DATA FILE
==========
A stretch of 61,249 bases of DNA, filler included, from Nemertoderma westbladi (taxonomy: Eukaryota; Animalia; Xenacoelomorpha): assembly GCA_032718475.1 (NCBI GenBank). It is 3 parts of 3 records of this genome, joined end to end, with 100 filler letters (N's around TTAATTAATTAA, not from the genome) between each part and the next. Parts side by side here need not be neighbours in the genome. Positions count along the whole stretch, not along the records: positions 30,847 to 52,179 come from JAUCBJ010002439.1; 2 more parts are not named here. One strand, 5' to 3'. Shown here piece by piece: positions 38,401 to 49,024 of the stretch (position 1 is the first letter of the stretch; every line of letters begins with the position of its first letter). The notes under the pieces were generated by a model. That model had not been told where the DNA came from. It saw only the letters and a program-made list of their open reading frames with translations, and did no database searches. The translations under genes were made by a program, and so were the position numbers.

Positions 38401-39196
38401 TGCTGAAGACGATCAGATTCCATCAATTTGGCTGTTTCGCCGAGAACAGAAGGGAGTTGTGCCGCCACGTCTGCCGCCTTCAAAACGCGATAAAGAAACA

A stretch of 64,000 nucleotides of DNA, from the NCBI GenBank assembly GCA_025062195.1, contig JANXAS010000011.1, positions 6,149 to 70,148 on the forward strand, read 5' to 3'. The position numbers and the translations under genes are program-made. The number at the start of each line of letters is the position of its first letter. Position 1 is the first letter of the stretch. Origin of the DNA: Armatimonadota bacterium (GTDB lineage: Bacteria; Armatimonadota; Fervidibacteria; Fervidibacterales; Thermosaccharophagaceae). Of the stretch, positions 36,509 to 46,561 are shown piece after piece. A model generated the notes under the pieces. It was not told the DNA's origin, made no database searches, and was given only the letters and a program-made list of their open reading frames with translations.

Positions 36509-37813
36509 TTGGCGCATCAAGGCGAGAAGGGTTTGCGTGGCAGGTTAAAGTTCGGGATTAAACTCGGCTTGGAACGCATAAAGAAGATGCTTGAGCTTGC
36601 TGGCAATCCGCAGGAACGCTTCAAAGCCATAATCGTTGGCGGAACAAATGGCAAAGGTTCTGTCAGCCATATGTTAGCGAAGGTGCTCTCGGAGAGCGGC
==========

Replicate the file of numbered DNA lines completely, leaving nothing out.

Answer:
A stretch of 61,249 bases of DNA, filler included, from Nemertoderma westbladi (taxonomy: Eukaryota; Animalia; Xenacoelomorpha): assembly GCA_032718475.1 (NCBI GenBank). It is 3 parts of 3 records of this genome, joined end to end, with 100 filler letters (N's around TTAATTAATTAA, not from the genome) between each part and the next. Parts side by side here need not be neighbours in the genome. Positions count along the whole stretch, not along the records: positions 30,847 to 52,179 come from JAUCBJ010002439.1; 2 more parts are not named here. One strand, 5' to 3'. Shown here piece by piece: positions 38,401 to 49,024 of the stretch (position 1 is the first letter of the stretch; every line of letters begins with the position of its first letter). The notes under the pieces were generated by a model. That model had not been told where the DNA came from. It saw only the letters and a program-made list of their open reading frames with translations, and did no database searches. The translations under genes were made by a program, and so were the position numbers.

Positions 38401-39196
38401 TGCTGAAGACGATCAGATTCCATCAATTTGGCTGTTTCGCCGAGAACAGAAGGGAGTTGTGCCGCCACGTCTGCCGCCTTCAAAACGCGATAAAGAAACA

A stretch of 64,000 nucleotides of DNA, from the NCBI GenBank assembly GCA_025062195.1, contig JANXAS010000011.1, positions 6,149 to 70,148 on the forward strand, read 5' to 3'. The position numbers and the translations under genes are program-made. The number at the start of each line of letters is the position of its first letter. Position 1 is the first letter of the stretch. Origin of the DNA: Armatimonadota bacterium (GTDB lineage: Bacteria; Armatimonadota; Fervidibacteria; Fervidibacterales; Thermosaccharophagaceae). Of the stretch, positions 36,509 to 46,561 are shown piece after piece. A model generated the notes under the pieces. It was not told the DNA's origin, made no database searches, and was given only the letters and a program-made list of their open reading frames with translations.

Positions 36509-37813
36509 TTGGCGCATCAAGGCGAGAAGGGTTTGCGTGGCAGGTTAAAGTTCGGGATTAAACTCGGCTTGGAACGCATAAAGAAGATGCTTGAGCTTGC
36601 TGGCAATCCGCAGGAACGCTTCAAAGCCATAATCGTTGGCGGAACAAATGGCAAAGGTTCTGTCAGCCATATGTTAGCGAAGGTGCTCTCGGAGAGCGGC